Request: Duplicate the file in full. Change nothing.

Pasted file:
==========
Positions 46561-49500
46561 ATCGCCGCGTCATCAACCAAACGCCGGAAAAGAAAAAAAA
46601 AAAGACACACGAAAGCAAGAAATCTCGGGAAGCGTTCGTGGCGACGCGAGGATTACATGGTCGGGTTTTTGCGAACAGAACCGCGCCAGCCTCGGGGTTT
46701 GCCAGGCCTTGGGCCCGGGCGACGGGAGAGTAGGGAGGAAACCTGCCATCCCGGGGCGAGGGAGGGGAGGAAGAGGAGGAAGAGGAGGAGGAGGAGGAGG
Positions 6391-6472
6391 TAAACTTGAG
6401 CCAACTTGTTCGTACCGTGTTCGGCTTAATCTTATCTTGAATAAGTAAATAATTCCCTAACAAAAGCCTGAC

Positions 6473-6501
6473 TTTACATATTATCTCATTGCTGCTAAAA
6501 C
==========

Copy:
Positions 46561-49500
46561 ATCGCCGCGTCATCAACCAAACGCCGGAAAAGAAAAAAAA
46601 AAAGACACACGAAAGCAAGAAATCTCGGGAAGCGTTCGTGGCGACGCGAGGATTACATGGTCGGGTTTTTGCGAACAGAACCGCGCCAGCCTCGGGGTTT
46701 GCCAGGCCTTGGGCCCGGGCGACGGGAGAGTAGGGAGGAAACCTGCCATCCCGGGGCGAGGGAGGGGAGGAAGAGGAGGAAGAGGAGGAGGAGGAGGAGG
Positions 6391-6472
6391 TAAACTTGAG
6401 CCAACTTGTTCGTACCGTGTTCGGCTTAATCTTATCTTGAATAAGTAAATAATTCCCTAACAAAAGCCTGAC

Positions 6473-6501
6473 TTTACATATTATCTCATTGCTGCTAAAA
6501 C